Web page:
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Pacific Symphony wows with Simone Dinnerstein / Newport Beach Indy

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The symphony's rendition of his blues-inflected concerto featured soloist Simone Dinnerstein, an absolute revelation who captivated the audience as well as the orchestra. Her masterful and emotive passages during the final movement inspired the orchestra to play so fervently that an unknown object (a piece of an instrument?) flew up in the air during the final measure, to Dinnerstein and St. Clair's delight. A night of American music would not be complete without George Gershwin's "Rhapsody in Blue," whose intermingling of jazz and classical music awakened the world to American melody and rhythm, while signaling with one clarinet glissando that the metropolitan age of flappers, speakeasies, and skyscrapers had arrived.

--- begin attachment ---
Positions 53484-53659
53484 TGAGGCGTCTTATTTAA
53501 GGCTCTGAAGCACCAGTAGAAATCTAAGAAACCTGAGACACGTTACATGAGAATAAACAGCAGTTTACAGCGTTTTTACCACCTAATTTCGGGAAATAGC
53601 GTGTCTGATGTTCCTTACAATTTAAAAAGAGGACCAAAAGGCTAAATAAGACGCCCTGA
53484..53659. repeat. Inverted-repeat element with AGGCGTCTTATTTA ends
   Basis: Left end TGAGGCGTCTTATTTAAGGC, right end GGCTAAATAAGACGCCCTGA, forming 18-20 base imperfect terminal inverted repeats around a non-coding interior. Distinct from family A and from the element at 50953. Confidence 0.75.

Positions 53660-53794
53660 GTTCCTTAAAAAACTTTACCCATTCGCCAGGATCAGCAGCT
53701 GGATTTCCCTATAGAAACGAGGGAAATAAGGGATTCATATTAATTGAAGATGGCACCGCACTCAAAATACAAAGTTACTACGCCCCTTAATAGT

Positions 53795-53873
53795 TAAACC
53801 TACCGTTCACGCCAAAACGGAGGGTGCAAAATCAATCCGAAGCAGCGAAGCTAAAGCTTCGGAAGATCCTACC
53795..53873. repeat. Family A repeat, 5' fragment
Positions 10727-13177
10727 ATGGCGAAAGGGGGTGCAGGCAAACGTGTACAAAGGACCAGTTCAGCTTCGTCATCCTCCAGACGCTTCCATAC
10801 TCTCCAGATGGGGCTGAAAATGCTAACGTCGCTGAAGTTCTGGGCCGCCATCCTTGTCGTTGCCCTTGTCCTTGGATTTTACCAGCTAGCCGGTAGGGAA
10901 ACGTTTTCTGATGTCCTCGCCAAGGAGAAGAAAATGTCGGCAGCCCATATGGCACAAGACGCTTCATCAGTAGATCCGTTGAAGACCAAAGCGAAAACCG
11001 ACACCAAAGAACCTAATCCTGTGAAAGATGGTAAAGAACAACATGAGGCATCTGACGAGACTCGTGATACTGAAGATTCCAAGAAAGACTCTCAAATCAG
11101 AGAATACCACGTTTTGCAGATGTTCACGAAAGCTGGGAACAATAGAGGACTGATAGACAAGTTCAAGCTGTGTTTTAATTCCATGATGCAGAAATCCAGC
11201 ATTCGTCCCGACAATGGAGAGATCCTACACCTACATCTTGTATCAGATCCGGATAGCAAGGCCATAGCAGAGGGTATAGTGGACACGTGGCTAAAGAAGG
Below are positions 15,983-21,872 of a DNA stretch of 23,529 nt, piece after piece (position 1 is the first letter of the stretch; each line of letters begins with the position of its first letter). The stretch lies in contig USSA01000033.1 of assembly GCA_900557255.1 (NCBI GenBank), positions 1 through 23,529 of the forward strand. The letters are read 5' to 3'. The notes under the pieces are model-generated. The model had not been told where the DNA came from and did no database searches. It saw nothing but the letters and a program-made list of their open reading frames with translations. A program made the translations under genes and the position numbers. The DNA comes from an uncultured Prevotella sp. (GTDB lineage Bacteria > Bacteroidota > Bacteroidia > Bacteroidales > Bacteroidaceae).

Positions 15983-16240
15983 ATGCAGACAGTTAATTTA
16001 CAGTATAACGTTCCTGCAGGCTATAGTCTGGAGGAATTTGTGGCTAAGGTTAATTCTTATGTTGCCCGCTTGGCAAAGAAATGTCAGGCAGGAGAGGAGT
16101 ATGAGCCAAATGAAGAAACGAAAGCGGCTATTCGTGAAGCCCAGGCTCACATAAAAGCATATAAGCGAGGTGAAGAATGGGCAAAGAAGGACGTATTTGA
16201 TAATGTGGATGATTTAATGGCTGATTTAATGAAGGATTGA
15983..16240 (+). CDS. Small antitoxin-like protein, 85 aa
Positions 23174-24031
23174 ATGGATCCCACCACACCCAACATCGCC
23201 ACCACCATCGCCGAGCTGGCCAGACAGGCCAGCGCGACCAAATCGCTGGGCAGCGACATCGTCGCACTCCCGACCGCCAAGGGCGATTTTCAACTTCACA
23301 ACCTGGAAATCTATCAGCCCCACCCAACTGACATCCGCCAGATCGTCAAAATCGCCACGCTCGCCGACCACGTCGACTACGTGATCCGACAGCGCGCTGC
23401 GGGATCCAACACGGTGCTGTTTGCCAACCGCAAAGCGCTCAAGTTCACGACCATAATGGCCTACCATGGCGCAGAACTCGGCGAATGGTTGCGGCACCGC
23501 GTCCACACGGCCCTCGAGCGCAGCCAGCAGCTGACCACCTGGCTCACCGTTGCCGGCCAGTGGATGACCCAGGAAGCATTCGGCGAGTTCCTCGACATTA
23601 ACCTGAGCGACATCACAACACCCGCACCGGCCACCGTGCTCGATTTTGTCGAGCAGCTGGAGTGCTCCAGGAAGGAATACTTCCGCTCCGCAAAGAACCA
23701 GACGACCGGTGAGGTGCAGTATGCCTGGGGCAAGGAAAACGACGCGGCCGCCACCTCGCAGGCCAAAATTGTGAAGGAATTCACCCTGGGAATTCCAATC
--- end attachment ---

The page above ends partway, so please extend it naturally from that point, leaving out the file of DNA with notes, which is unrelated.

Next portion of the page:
A locomotive of a piece, "Rhapsody" was not let down by the kinetic symphony, who appeared to be just as propelled by its bulldozer energy as the audience. Dinnerstein was spellbinding at the piano, captivating the audience with the mesmerizingly elegant motion of her hands, and the bluesiness of her interpretation. By the close, the audience was indeed enraptured, giving the Pacific Symphony, St. Clair, and especially Dinnerstein a standing ovation and multiple shouts of "Brava!"